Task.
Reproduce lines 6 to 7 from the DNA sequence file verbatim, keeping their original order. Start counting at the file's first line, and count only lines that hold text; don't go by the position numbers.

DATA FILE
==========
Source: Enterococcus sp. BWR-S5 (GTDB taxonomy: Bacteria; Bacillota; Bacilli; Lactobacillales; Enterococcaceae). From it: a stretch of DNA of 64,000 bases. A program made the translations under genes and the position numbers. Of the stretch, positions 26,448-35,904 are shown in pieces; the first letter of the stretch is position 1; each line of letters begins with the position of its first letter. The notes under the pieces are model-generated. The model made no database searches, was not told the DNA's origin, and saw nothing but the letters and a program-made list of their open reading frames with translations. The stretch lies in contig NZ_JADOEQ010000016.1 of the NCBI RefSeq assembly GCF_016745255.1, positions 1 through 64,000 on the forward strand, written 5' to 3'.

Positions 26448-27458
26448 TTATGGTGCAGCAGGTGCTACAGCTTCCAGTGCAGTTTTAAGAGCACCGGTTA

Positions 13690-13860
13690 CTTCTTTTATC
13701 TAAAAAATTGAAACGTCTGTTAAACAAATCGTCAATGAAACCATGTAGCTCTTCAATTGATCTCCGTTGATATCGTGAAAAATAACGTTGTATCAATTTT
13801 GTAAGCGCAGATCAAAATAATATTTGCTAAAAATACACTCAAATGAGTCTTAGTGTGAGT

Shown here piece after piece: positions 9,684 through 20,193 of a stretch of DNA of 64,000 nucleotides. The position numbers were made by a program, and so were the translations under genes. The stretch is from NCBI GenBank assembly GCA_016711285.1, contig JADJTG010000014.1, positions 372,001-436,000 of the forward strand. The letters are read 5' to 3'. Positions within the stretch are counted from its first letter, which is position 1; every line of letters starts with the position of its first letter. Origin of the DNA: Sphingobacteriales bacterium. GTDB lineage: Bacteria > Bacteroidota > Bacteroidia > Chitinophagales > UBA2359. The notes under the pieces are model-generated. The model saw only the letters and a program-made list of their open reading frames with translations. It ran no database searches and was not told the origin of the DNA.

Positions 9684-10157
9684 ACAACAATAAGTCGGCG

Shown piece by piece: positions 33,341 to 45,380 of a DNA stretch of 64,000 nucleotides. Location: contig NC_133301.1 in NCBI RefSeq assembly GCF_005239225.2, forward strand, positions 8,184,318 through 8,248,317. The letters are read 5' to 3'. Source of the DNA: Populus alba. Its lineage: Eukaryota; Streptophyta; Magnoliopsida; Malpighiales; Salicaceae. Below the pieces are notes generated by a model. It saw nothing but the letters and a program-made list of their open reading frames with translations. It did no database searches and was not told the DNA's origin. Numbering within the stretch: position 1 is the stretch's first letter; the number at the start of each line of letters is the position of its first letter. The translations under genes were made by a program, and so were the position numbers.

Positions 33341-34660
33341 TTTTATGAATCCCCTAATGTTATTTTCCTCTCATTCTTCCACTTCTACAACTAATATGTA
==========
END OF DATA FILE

13701 TAAAAAATTGAAACGTCTGTTAAACAAATCGTCAATGAAACCATGTAGCTCTTCAATTGATCTCCGTTGATATCGTGAAAAATAACGTTGTATCAATTTT
13801 GTAAGCGCAGATCAAAATAATATTTGCTAAAAATACACTCAAATGAGTCTTAGTGTGAGT